Construction has stopped on the residential skyscraper and hotel being built at 435 North Park Drive in the Streeterville neighborhood. It’s another victim of the radioactive legacy of the Lindsay Light Company.
Just weeks ago we took pictures of heavy machinery getting the site ready for construction. But like many construction projects in the Streeterville, Gold Coast, and Loop neighborhoods, extra caution must be taken during site prep. That’s because the area was once contaminated with 40,000 tons of radioactive thorium-232.
From 1904 until 1936, Lindsay Light Company manufactured mantles for gas lights in the area. If you’re not familiar with mantles, they’re kind of like mesh bags impregnated with chemicals that are placed inside the glass globe of a light fixture. When heated by the gas flame, they give off additional light.
The problem is that Lindsay didn’t do a very good job of handling the thorium, maybe because back then people didn’t know how dangerous it is. At Lindsay’s facility at 316 East Illinois Street raw ore was processed into liquid thorium nitrate. The waste product was tailings containing thorium-232, which was dumped into the ground.
The liquid was then sent to another Lindsay facility at 161 East Grand Avenue where it was infused into the mantles. Lindsay had another facility at 22 West Hubbard Street, but no one’s really sure what happened there.
The city and the EPA do constant radiological monitoring of the area with fixed sensors, detector vans, and inspections of construction sites. You can follow this link to see a map of nearly 100 locations in Streeterville and The Loop that have been tested, and read the resulting reports. Or if you’d like to know if any thorium was detected in your area and cleaned up, this 2006 map from the City of Chicago is a good place to start. The area of concern is pretty much Streeterville, Lakeshore East, and the Illinois Center.
So, what does all this have to do with 435 North Park? Well, pretty much any time there’s a big construction project, there are people checking to see if any tainted dirt will be disturbed. It turns out, that is the case at 435. To quote EPA Docket V-W-12 • C-996:
The conditions present at the Site constitute a threat to public health, welfare, or the environment based upon the factors set forth in Section 300.415(b)(2) of the National Oil and Hazardous Substances Pollution Contingency Plan as amended (NCP), 40 CFR SS 300.415(b)(2).
These factors include, but are not limited to, the following:
i. Actual or potential exposure to nearby human populations, animals, or the food chain from hazardous substances, pollutants or contaminants; this factor is present at the Site due to the existence of elevated levels of thorium found in subsurface soils that will be exposed by the removal of asphalt, concrete, oils and excavation.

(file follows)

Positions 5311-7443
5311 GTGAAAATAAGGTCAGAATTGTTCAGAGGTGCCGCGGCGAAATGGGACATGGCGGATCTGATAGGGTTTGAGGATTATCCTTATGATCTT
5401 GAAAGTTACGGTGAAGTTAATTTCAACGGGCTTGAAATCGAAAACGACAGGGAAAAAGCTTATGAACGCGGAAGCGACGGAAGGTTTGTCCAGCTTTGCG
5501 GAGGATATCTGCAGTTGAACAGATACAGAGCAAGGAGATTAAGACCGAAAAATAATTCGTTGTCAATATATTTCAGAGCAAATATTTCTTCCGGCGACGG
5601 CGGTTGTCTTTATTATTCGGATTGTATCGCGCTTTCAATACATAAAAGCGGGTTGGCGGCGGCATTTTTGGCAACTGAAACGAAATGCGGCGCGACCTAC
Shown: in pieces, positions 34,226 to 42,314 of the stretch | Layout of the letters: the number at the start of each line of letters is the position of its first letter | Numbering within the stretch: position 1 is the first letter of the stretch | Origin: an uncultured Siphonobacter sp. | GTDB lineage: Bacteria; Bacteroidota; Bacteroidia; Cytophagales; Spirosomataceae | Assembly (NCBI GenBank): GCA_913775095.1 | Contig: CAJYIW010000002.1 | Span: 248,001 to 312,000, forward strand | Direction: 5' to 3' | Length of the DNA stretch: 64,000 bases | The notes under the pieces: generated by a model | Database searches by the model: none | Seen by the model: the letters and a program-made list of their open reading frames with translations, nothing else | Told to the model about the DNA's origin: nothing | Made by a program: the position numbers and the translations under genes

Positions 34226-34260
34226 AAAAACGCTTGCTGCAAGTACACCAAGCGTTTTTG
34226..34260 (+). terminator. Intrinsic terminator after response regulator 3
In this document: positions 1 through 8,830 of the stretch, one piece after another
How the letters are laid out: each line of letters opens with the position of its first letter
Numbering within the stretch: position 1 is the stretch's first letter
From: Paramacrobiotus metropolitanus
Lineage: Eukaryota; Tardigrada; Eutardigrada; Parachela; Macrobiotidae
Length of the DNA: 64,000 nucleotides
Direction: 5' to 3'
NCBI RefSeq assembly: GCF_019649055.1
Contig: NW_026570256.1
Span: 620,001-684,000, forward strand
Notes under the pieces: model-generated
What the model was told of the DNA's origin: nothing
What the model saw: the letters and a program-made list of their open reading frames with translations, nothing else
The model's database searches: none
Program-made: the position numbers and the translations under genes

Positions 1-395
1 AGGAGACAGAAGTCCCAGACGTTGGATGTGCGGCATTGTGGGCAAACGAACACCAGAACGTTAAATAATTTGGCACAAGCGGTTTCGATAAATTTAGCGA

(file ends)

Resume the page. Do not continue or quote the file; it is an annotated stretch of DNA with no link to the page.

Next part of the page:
ii. High levels of hazardous substances or pollutants or contaminants in soils largely at or near the surface, that may migrate; this factor is present at the Site due to the existence of elevated leves of thorium in subsurface soils that will be exposed by the removal of asphalt, concrete, soils and excavation.
iii. Other situations or factors that may pose threats to public health or welfare or the environment; this factor is present at the Site due to the existence of elevated levels of thorium in subsurface soils that may be exposed or unearthed during construction activities that may expose construction laborers, utility workers and the public to excessive levels of thorium.
Just about every big skyscraper in Streeterville and Lakeshore East has been through this process before. While words like “thorium” and “radioactive” sound scary, this is just part of life in this section of Chicago. It’s what happens when you turn brownfields into neighborhoods.
The EPA’s web site specifically addresses cleanup operations at 435 North Park (legally known as 455 North Park Drive):
Prior testing has determined that there is thorium contaminated soil present in some sub-surface areas of the site. The project’s owner has entered into an agreement with the U.S. Environmental Protection Agency to discover and remove, with EPA oversight, the thorium-contaminated soil from this site wherever it is discovered. Contractors use special instruments to constantly scan the soil and other materials during excavation. When thorium-contaminated material is discovered, it is immediately secured, covered and packaged for removal to a hazardous waste facility.
And that’s exactly what happened.
We counted about 60 giant bags of dirt that have been sealed up, fenced off, and are waiting to be carted away from the 435 property. It’s not a simple process.
First, a facility has to be located that is willing to take the radioactive dirt. Then a sample of the dirt has to be tested by the facility to make sure what they’re getting is what they’re expecting. Then the dirt has to be hauled to the facility for disposal. And until those giant white bags are gone, no progress can be made on the tower.
The owners of the site are well aware of the thorium in the soil, so hopefully they made provisions in the timeline for this sort of thing. Otherwise the construction schedule is at the mercy of a cumbersome disposal process and 60 bags of angry dirt.